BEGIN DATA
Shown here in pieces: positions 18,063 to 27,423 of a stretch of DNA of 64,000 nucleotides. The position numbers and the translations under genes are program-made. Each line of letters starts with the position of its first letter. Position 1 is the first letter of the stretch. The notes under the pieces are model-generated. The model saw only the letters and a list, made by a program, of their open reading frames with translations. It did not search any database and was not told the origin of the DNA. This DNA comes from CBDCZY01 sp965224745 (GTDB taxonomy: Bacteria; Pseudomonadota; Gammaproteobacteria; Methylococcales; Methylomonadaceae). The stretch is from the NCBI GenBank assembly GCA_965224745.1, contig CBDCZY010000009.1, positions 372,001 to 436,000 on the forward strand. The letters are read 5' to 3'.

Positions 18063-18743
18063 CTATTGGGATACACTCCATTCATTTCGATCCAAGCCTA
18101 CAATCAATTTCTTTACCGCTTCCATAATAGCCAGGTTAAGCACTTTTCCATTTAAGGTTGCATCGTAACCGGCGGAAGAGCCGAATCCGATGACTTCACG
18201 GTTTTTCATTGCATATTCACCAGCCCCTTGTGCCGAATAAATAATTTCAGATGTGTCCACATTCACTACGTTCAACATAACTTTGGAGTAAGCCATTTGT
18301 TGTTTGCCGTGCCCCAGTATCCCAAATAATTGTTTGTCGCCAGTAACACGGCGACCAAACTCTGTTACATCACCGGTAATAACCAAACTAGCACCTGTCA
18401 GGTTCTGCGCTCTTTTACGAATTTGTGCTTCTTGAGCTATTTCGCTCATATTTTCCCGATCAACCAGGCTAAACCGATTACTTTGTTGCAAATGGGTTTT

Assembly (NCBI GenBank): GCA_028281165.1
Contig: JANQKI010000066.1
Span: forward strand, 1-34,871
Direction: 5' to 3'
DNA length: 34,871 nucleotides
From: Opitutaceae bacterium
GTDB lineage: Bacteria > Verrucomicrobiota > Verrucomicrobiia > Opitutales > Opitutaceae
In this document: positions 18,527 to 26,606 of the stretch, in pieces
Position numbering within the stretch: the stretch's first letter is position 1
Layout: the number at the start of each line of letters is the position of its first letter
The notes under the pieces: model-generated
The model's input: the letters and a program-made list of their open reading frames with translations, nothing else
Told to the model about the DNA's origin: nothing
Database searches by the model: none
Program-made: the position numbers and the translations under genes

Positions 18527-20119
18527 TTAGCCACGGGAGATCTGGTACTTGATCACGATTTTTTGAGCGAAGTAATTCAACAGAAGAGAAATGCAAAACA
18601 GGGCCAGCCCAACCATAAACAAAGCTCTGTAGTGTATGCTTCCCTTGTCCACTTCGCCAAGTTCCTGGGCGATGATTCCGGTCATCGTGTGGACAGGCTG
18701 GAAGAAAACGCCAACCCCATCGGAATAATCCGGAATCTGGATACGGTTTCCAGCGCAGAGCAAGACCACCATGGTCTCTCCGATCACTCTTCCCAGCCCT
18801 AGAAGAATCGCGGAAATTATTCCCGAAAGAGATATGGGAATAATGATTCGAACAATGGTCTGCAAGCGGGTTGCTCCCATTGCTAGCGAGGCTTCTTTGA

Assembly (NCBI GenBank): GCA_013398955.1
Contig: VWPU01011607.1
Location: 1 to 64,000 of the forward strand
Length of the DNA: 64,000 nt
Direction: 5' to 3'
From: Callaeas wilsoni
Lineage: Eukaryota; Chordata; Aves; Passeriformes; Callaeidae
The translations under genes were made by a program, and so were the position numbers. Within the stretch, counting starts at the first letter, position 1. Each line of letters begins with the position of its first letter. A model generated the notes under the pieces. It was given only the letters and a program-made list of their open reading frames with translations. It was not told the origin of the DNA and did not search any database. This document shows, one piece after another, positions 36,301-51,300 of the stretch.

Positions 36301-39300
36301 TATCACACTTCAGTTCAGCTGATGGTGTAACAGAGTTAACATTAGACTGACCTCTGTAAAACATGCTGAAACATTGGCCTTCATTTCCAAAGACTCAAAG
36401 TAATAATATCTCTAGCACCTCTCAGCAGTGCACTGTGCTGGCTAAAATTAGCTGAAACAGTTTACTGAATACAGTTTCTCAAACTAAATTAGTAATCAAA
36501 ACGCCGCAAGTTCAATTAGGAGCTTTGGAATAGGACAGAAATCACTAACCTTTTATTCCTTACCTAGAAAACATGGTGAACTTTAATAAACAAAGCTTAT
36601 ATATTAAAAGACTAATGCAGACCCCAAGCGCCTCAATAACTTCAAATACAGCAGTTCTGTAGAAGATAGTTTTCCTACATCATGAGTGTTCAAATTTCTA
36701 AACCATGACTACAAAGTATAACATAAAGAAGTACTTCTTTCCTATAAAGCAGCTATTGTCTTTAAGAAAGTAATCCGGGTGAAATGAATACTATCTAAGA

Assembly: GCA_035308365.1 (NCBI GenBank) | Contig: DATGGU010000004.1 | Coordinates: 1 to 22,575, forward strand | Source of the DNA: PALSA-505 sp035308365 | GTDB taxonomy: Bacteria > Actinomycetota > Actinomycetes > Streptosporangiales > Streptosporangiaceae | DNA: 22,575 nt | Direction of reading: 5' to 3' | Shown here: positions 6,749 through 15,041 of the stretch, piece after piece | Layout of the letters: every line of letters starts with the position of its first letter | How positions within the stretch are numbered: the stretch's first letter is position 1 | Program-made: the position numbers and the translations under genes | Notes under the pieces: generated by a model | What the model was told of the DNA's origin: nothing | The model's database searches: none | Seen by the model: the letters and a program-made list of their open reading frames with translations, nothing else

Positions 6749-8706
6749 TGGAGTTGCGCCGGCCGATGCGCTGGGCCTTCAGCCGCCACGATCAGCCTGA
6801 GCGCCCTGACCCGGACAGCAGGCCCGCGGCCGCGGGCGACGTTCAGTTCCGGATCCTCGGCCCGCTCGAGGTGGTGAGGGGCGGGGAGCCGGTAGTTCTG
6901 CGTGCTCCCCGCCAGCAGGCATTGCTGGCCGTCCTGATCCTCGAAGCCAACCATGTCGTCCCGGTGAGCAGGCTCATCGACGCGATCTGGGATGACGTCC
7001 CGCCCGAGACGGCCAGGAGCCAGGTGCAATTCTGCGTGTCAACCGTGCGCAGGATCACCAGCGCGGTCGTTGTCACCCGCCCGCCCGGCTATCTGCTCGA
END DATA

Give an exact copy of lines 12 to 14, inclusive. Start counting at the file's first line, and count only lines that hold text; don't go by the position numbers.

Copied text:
DNA length: 34,871 nucleotides
From: Opitutaceae bacterium
GTDB lineage: Bacteria > Verrucomicrobiota > Verrucomicrobiia > Opitutales > Opitutaceae